It’s no secret that the sharing economy is having a major impact on the real estate industry. Co-work spaces like WeWork have created new demand for flexible office layouts, and Airbnb has eaten into the hotel industry’s profits. Now ride-sharing services are leaving their mark on the real estate sector.
Just this past week, the Wall Street Journal featured a story about how real estate developers are partnering with companies like Uber and Lyft. Unlike Airbnb’s adversarial relationship with the hotel industry, real estate developers see the value ride-sharing companies bring to their projects. Dave Bragg, an analyst for the real-estate research firm Green Street Advisors, went as far as calling Uber and Lyft the “single biggest game-changer for real estate” over the coming years.
This is particularly true in urban areas, where land costs continue to climb and building on-site parking becomes that much more cost-prohibitive. What’s more, people are driving less nowadays, so building excess parking seems like just that—an unnecessary excess.
So real estate developers are intentionally partnering up with Uber to offer tenants incentives to use ride-sharing services instead of keeping a personal vehicle on site. The earliest example of this partnership was in San Francisco: Real estate developer Parkmerced, whose portfolio includes more than 3,000 Bay Area rental apartments, started offering all new tenants a $100 transportation credit that could be spent on Uber and/or public transit. As part of the deal, Uber agreed to cap all UberPool rides between Parkmerced and the nearest BART or MUNI station to just $5.
“This is a building block for broader, smarter cities,” said Wayne Ting, Uber's Bay Area general manager earlier this year when the partnership first launched. “Our hope is that this is the first of many deals with real estate developers.”
Developers around the country have followed suit. Here in LA, the owners of the 41-unit Eleanor Apartments also offer tenants a $100 Uber credit each month. They had tried implementing a ZipCar strategy a few years back, but that didn’t work out. So then they began leasing spaces at a nearby medical office complex for tenants to use, but when the lease expired it wasn’t renewed. The owners were searching for an alternative way to mitigate the property’s lack of parking, and the $100 Uber credit seems to be doing the trick.
For renters like Taylor Fisher, a 33-year-old who recently moved into the Eleanor, the $100/month in Uber credit meant that the building’s lack of parking “wasn’t a deal breaker” anymore.
When partnerships like these allow developers to scale back – or eliminate – parking, it makes the units more affordable for renters. A single parking space can add upwards of $25,000 to a unit’s cost; and twice that if the developer has to build structured or underground parking.
The Wall Street Journal also noted that Uber isn’t the only thing real estate developers are paying close attention to. Savvy developers are also starting to think about how driverless vehicles might impact real estate development.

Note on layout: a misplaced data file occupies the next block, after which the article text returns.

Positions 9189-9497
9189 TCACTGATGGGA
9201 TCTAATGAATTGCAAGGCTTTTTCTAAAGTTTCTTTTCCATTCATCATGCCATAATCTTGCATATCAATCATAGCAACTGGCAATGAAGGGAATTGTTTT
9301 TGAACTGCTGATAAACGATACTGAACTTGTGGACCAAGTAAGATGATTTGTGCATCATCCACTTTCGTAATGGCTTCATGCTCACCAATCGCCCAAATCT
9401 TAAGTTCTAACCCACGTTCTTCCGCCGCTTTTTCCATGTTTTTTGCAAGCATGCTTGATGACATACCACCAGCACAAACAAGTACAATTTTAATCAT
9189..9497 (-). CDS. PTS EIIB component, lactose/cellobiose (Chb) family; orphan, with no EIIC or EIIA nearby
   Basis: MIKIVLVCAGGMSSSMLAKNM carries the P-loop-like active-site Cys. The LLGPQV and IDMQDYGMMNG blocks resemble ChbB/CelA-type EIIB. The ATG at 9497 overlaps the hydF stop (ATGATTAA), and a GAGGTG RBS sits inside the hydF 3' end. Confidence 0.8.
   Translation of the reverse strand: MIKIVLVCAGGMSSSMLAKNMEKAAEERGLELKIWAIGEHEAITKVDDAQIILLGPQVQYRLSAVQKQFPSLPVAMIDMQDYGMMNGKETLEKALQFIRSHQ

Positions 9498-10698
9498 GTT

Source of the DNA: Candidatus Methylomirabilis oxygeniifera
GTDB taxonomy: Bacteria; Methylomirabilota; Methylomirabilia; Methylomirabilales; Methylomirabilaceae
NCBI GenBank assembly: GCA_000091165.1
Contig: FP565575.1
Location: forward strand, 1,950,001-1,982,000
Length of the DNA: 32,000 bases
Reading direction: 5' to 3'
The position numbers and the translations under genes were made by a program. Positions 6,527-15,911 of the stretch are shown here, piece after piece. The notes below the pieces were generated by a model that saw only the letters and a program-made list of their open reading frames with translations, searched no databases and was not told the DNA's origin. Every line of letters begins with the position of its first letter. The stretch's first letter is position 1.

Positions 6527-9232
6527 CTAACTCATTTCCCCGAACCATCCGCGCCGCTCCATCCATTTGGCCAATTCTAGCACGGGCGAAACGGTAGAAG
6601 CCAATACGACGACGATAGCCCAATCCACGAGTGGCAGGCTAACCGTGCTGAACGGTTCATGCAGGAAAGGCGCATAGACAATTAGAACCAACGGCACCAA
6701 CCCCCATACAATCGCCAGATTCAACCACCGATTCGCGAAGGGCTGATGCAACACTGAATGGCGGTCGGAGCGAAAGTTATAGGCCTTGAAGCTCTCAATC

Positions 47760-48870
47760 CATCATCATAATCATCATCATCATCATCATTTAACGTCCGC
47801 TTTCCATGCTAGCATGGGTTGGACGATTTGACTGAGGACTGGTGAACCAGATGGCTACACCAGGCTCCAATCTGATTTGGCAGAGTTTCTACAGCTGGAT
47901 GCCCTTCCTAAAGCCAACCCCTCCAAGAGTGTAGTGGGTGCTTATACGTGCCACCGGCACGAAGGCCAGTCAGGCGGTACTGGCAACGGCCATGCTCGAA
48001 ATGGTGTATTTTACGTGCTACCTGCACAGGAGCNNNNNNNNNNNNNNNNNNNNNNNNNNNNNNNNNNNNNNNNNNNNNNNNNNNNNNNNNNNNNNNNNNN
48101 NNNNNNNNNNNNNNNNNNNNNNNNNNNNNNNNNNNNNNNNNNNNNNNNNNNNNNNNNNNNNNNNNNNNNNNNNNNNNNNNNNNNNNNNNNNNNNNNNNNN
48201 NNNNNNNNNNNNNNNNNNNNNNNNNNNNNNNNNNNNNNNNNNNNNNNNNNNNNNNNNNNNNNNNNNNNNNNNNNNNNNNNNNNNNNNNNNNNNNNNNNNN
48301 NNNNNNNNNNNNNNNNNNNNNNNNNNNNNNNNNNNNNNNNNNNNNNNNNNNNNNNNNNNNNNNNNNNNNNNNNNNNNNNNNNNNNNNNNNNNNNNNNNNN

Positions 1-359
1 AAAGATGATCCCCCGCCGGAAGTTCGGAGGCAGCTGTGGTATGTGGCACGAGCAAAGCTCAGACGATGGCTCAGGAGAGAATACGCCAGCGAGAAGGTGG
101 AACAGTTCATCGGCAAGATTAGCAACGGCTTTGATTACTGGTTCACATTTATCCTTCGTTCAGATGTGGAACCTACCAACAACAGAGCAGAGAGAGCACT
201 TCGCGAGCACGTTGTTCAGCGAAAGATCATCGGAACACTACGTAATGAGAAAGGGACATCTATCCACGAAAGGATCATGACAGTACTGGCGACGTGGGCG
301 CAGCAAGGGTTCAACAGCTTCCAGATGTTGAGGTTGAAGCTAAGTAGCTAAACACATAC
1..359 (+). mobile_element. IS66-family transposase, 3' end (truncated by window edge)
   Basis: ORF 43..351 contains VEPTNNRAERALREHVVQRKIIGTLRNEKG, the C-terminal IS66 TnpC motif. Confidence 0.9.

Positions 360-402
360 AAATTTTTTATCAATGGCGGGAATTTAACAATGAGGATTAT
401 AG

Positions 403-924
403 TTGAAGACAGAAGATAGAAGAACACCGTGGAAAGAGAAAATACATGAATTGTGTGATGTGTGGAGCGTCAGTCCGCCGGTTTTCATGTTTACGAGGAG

In Somerville, Massachusetts, developers Federal Realty Investment Trust (FRIT) have teamed up with Audi to explore how self-driving cars might be implemented into FRIT’s new 2+ million sq. ft. mixed-use development project known as Assembly Row. With driverless cars expected to be on the road by 2030, and with the understanding that FRIT’s new development will be around for decade to come, the team is working to design a parking garage that will accommodate the rise in driverless vehicles. Because driverless cars will need less room to park (you don’t need to worry about opening doors, for instance), Audi estimates that the developers could cut parking space by 62% and save the developers upwards of $100 million over the project’s lifetime.
And because land is scare in urban areas (especially in communities like Somerville, the 7th most densely populated city in the U.S.), the space that would have previously been used for parking can be freed up for other uses.
“We can transform those floors into residential, hotel, office and retail uses,” says Amy Korte, a principal designer with Boston-based architectural firm Arrowstreet. “There are a number of uses that will make our cities better.”
Alain Kornhauser, a researcher from Princeton University, echoed that sentiment. The biggest impact of autonomous cars, he says, will be on parking. “We aren’t going to need it, definitely not in the places we have now,” he told Curbed earlier this year. “Having parking wedded or close to where people spend time, that’s going to be a thing of the past. If I go to a football game, my car doesn’t need to stay with me. If I’m at the office, it doesn’t need to be there. The current shopping center with the sea of parking around it, that’s dead.”
As technology advances, we can expect the impact on real estate development to grow. It is important for developers to monitor these trends closely. Planning for the future now will be more cost effective than trying to retrofit properties in the future, particularly given the “future” isn’t all that far away.